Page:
In an earlier sketch, I tackled a classic problem of Apollonius: Construct a circle tangent to three arbitrary circles. I was later advised by an acquaintance, John Del Grande, that my solution was incomplete. A circle may be seen as a point or a line, these being the limiting cases as the radius approaches zero or infinity. Rather than use three circles, we should be using any combination of three from points, lines, and circles.
Dr. Del Grande listed all of the ten combinations in a textbook, Mathematics 12, by J. J. Del Grande, G. F. D. Duff, and J. C. Egsgard (1965 W. J. Gage Limited). All of those combinations are presented here in Geometer's Sketchpad files. Some of them are quite complex. The files should display the solutions for every arrangement. Because of the limitations of the program, some of the solutions will disappear when they approach lines.
All of the files observe these conventions. The independent objects are red. The dependent circles are blue. If an independent object is a circle, then it may be manipulated by moving its center, or by moving a point on the circle, which controls the radius. If the independent object is a line, then it is controlled by two points on the line. Independent points may be moved freely.
That last construction is simply a circle through three points. It is covered in most elementary geometry courses. Some of the other constructions are extremely complicated. If you doubt that, then open the Sketchpad version of the Three Circles drawing and execute the Show All Hidden command. You will see something similar to the picture at right. This is one case in which it is difficult to dispute the value of dynamic geometry software. With so many interdependent objects, I would never be able to complete this drawing using straightedge and compass. It would be too difficult to distinguish between the different objects, the precision would be compromised with each step, and so many construction marks could not be cleanly erased.
Inversion geometry is used in the more difficult constructions. If you have never studied it, or if you need a refresher on the terminology, this link may be helpful: Inversion Geometry
This begins with my own construction. I later learned of several others, at least one of which is much more elegant. This one comes first, however, because it is my own.
It would seem difficult to find a circle that is tangent to three given circles, but if two of those circles were concentric, then it would not be so difficult at all. Given any two non-intersecting circles, it is possible to define an inversion such that the circles images are concentric. Invert all three circles, construct tangent circles, and run the solutions through the same transformation. Their images will be tangent to the original circles.
What if the original circles intersect? That makes it even easier. Two intersecting circles can be inverted so that their images are intersecting lines. That would simplify the three-circle problem into a problem of two lines and one circle. Below is the same sequence of steps, beginning with intersecting circles.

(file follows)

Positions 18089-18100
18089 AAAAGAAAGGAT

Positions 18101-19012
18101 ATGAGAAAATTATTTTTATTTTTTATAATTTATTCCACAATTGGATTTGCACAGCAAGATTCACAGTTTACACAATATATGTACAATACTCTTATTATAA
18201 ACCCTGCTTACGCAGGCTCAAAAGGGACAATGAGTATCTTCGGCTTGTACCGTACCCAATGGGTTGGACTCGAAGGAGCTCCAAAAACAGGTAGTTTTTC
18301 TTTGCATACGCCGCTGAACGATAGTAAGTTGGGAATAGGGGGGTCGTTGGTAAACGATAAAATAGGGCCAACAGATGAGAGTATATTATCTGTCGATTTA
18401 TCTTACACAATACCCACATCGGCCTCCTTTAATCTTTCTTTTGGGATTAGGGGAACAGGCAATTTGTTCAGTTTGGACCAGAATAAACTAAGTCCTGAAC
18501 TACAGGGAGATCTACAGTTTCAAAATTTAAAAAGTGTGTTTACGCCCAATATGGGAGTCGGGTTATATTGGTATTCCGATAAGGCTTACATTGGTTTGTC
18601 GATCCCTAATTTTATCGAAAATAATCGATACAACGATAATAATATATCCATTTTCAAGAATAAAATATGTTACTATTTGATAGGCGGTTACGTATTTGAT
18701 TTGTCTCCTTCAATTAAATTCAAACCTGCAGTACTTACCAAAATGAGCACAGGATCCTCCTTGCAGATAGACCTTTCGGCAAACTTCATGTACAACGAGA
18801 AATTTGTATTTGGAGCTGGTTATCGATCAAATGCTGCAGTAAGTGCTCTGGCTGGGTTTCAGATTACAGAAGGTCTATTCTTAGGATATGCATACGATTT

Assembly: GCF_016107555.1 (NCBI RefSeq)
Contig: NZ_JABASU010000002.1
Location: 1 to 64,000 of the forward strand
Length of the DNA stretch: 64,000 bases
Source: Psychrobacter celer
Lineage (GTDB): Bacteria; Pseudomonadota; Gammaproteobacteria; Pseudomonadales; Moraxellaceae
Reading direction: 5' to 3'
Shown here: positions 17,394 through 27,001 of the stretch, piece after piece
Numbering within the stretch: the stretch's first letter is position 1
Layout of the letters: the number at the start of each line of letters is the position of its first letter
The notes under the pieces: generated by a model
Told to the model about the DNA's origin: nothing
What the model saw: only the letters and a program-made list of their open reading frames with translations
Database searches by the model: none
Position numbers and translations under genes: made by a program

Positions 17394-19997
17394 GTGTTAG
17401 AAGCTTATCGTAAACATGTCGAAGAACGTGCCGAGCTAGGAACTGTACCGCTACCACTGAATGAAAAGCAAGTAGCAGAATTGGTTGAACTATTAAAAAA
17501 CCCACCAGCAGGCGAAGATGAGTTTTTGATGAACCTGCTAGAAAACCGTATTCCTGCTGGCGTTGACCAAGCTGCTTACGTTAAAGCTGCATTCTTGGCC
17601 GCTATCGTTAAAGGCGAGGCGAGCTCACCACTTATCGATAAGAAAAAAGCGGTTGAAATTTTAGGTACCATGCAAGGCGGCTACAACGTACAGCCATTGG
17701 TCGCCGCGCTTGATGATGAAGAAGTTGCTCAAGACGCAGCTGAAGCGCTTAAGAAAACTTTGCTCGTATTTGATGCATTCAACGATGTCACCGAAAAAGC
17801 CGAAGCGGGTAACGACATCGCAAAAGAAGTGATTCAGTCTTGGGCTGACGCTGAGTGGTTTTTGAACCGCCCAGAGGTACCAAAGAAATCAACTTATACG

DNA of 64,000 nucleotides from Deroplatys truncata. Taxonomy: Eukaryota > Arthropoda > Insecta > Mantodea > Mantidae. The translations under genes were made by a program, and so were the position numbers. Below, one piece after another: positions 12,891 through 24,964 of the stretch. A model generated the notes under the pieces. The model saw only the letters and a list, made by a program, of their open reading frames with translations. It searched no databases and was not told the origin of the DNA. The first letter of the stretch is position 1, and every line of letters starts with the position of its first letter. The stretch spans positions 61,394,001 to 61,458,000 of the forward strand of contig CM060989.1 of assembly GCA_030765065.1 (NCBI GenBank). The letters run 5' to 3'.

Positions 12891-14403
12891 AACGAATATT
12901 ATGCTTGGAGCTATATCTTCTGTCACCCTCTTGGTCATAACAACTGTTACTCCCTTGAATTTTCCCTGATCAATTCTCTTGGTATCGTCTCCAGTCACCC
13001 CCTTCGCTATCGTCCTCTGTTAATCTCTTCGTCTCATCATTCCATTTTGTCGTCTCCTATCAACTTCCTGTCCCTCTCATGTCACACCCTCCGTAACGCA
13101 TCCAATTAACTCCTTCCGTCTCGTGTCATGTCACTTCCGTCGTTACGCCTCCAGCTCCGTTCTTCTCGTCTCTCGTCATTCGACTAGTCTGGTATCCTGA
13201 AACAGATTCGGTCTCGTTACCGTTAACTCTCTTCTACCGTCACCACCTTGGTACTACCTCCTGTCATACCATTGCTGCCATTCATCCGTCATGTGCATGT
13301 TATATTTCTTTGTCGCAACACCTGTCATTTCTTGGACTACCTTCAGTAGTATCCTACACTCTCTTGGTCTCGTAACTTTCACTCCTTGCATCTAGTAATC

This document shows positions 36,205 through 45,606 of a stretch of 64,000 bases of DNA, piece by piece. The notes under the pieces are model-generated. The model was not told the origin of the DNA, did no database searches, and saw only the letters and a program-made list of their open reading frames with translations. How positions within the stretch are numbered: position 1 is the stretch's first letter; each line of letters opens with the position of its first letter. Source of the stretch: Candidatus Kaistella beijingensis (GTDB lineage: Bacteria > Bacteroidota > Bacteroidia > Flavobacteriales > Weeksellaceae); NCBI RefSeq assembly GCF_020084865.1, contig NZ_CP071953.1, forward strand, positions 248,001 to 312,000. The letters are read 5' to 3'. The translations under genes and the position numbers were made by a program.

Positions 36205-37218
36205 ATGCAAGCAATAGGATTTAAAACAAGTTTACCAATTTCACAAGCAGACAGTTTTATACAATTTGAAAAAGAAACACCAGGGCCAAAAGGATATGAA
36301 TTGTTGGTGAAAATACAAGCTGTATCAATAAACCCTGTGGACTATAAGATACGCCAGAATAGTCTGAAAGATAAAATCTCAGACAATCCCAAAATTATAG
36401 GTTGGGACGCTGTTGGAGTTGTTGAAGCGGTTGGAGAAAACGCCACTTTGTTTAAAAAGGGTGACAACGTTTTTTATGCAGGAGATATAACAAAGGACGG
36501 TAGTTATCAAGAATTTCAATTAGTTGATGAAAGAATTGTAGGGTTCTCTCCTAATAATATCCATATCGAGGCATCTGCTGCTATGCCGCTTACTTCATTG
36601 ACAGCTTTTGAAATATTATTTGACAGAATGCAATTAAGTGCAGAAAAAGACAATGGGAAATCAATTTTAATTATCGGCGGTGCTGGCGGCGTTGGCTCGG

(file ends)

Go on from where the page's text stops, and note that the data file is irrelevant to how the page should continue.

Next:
The Gergonne Solution
Notice that the construction above is actually two constructions. The one to use depends on whether any of the given circles intersect. That would not have been such an issue in the third century BC, but we now live with dynamic geometry software, and the given conditions can change even after the construction is complete. It would be better to have one solution that fits all cases.
The construction below was published by Joseph-Diaz Gergonne in 1816. It too makes use of inversion geometry. One great advantage is that the same construction works for all but a few special configurations of the given circles. For three given circles, the Gergonne construction will render all solutions and will not result in any rogue circles, which are not solutions. This makes it work especially well with dynamic geometry. Do the construction once, and it will hold together while the arrangement of the given circles is changed.Proof of the Gergonne solution can be found in the paper below. It is a journal article discussing solutions by François Viète, Isaac Newton, and Gergonne.
The Gergonne construction:
The dilation point or center of homothety of two circles is the point from which one of the circles may be dilated onto the other. For two circles, there are generally two dilation points.
From a set of three circles, three different pairs can be taken. For each pair, construct the two dilation points. That results in six points. Through these six points, it is possible to draw four lines, each containing three of the dilation points. Three of the lines separate one circle center from the other two centers. The fourth line has all three center points on the same side.
Geometers Sketchpad File
Below is a Geometer's Sketchpad document with constructed solutions for each of the ten cases. Most of the constructions are based on Gergonnes's solution.
Last update: January 26, 2012 ... Paul Kunkel firstname.lastname@example.org
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